Change can be scary. Change is always messy. Change often hurts. The old guard hates change because they created the status quo. The status quo makes sense to them. They thrived in it and they are not bad people for wanting it to continue. But change creates new beginnings. New options. New ways of doingContinue reading “Change”
“Those that fail to learn from history are doomed to repeat it.” Winston Churchill Humans are incapable of making a decision without emotion. This was found when studying people who had lost the ability to feel emotions. They are unable to make choices. Fear and panic insight action. That is how on a non-descript Thursday,Continue reading “Bank Runs & Lower Mortgage Rates 3/14/2023”
The speed of change spooked the 2022 housing market, not just the demand market, but the entire market. Interest rates skyrocketed, listings increased quickly, and demand dried up. And you know what else dried up? New listings.
Founder and owner of the Keystone Law Firm, attorney Francisco Sirvent, discusses the best practices for property and asset protection in a volatile housing and economic environment.
After 8 years of wanting to go, this year I finally got to go to an Inman Connect conference. Earlier this month, I joined 3,000 other real estate professionals at the Aria in Las Vegas to talk about real estate. It was awesome! This is my summary from 36 pages of notes.
Sellers have less power than they did only 6 weeks ago. The market is very different than it was recently. It is not catastrophically bad, but it is far trickier than it was.
While the Greater Phoenix housing market follows the same trends of the national housing market, it does so first (currently running 4-6 weeks ahead versus the usual 6-9 months ahead). The cooling trend emerged 10-12 weeks ago locally, while nationally the trend became more apparent in April. Not only does the Greater Phoenix market run ahead of the national market, it has bigger swings. Our highs are higher and lows are lower. For example, over the past three months, the national single family inventory has increased by 64% and during the same time period, Greater Phoenix’s single family inventory increased by 148%.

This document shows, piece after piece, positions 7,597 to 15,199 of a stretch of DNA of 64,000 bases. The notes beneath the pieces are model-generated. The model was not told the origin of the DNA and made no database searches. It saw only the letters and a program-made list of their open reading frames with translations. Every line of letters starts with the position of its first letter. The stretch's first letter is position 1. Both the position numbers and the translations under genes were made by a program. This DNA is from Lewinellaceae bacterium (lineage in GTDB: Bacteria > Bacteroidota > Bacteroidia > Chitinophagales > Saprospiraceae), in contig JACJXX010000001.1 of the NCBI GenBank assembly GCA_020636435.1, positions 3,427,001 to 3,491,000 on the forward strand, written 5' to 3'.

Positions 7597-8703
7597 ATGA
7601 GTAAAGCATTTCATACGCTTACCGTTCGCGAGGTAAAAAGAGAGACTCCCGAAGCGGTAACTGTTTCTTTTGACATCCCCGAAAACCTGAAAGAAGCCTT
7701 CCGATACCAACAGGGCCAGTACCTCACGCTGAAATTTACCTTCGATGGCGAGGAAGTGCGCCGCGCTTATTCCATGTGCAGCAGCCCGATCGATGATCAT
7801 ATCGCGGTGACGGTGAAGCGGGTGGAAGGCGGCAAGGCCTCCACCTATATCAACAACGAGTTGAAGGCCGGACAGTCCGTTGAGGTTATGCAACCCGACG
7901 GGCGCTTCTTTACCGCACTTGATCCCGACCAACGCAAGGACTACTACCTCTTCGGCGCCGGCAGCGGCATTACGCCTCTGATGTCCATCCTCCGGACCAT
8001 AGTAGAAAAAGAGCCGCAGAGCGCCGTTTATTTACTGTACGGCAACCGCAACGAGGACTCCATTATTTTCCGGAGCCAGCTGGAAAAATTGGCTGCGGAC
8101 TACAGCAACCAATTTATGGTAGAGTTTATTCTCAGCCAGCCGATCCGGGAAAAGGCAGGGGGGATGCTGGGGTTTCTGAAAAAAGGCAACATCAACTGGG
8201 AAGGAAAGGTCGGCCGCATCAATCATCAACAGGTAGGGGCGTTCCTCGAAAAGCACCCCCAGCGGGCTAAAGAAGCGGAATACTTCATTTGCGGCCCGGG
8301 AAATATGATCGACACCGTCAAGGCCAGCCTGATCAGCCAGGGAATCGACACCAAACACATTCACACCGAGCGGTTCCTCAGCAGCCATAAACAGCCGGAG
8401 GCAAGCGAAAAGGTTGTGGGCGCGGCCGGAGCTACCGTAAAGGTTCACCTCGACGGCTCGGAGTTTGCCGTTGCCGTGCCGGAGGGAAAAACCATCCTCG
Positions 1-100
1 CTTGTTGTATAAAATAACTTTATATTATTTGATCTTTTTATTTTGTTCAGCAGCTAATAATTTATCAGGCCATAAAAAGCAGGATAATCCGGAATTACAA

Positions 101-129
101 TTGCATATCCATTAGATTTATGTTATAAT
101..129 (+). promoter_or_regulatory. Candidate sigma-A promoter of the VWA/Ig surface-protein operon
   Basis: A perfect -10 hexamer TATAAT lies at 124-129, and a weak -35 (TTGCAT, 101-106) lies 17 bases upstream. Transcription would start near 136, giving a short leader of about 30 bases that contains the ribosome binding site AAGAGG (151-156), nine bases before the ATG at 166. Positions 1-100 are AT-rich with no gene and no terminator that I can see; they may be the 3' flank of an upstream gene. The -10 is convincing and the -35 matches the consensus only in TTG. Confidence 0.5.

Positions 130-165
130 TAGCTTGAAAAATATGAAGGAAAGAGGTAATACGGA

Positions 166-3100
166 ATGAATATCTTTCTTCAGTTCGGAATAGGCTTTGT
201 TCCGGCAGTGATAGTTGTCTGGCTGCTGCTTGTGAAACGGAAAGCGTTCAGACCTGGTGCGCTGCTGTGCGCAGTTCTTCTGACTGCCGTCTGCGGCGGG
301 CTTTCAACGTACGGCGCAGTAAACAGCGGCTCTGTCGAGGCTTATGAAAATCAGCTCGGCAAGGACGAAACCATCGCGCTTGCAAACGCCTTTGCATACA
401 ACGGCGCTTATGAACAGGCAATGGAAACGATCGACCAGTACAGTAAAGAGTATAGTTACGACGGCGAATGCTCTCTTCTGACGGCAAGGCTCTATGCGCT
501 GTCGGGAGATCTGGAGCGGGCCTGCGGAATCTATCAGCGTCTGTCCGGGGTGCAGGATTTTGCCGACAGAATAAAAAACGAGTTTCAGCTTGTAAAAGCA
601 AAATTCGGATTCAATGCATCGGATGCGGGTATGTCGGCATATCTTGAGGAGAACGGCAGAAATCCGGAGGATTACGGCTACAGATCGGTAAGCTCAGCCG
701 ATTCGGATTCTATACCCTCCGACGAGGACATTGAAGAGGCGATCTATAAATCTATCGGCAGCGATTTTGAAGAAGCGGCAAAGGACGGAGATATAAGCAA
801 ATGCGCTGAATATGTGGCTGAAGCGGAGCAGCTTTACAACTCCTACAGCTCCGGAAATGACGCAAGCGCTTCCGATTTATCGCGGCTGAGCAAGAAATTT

There are a lot of forecasts from different publications, analysts, and economists. It seems as though the analysts and economists who are not in real estate tend to predict that home prices will decline. Many of the housing analysts and housing economists say that appreciation will go flat but unlikely go negative by much if at all. I am not sure if the housing analysts either know more than the others or they do not want to give bad news to the real estate industry. I’d like to believe that it is because they know more but at this point, anything could happen.
The US housing market is shifting and it is shifting quickly. The speed in which the changes are happening is making both real estate consumers and practitioners uncomfortable. The velocity of rate increases, the velocity of inflation (despite the very recent modest decline), the velocity of price appreciation, and now the simultaneous velocity of growing inventory and declining buyer demand. Using facts and not emotion is the best way to address the discomfort.
The newness of the market frenzy has worn off. Buyers are exhausted and sellers hesitate to list, unsure where they will go. While we know that this market will not last forever, no market ever does, we do not need to wait for the other shoe to drop. Real estate moves slowly and as long as we watch it closely and carefully, we should have a general idea of what to expect.